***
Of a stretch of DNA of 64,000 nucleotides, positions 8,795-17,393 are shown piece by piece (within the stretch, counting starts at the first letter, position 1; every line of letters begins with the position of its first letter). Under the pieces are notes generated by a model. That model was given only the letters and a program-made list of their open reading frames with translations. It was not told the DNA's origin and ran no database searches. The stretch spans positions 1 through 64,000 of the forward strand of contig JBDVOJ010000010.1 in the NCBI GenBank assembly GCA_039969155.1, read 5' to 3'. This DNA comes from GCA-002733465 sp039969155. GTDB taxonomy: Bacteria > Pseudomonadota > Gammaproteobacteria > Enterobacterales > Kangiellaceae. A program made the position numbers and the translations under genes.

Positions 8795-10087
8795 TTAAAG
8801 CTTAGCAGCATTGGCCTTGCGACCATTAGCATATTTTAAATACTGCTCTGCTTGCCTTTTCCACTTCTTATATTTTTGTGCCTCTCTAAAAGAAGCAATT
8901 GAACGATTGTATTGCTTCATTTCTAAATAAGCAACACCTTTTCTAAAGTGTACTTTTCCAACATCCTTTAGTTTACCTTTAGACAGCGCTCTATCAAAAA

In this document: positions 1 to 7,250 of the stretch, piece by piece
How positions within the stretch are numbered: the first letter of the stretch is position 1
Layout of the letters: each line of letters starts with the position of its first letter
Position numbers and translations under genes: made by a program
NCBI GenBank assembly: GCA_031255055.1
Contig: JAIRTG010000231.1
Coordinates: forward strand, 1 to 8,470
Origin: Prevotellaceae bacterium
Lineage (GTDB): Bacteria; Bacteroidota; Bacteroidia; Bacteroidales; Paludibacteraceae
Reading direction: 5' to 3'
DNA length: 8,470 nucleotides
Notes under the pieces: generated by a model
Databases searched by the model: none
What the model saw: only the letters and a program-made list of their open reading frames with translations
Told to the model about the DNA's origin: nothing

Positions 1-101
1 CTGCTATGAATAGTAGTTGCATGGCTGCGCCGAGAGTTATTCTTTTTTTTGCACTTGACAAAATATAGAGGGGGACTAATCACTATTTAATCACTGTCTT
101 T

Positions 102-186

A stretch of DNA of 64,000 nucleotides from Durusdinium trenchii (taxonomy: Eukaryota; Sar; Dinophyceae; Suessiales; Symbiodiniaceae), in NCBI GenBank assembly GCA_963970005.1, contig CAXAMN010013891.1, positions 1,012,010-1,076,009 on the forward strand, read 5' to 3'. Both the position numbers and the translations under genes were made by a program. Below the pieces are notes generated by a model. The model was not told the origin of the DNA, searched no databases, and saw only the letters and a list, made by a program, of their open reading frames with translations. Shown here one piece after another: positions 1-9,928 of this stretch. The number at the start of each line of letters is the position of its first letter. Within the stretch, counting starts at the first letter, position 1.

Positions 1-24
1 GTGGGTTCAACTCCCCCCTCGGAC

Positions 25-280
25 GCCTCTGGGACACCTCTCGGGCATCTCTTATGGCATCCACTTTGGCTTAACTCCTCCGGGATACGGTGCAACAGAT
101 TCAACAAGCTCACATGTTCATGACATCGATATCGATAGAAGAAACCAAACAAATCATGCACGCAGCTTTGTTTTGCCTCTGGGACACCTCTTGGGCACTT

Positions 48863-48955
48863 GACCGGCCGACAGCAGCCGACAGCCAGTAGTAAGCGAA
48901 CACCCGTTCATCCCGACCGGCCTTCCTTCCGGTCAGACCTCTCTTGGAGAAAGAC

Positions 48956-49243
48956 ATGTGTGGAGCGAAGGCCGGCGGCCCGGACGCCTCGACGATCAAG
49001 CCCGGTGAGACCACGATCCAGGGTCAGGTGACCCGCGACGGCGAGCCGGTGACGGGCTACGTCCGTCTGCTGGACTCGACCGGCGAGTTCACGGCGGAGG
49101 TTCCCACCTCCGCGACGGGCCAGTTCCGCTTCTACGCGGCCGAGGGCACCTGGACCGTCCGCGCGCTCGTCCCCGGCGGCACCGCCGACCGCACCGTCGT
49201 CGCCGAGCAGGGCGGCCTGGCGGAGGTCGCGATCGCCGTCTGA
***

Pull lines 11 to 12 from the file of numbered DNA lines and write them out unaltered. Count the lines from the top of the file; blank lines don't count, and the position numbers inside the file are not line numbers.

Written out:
Contig: JAIRTG010000231.1
Coordinates: forward strand, 1 to 8,470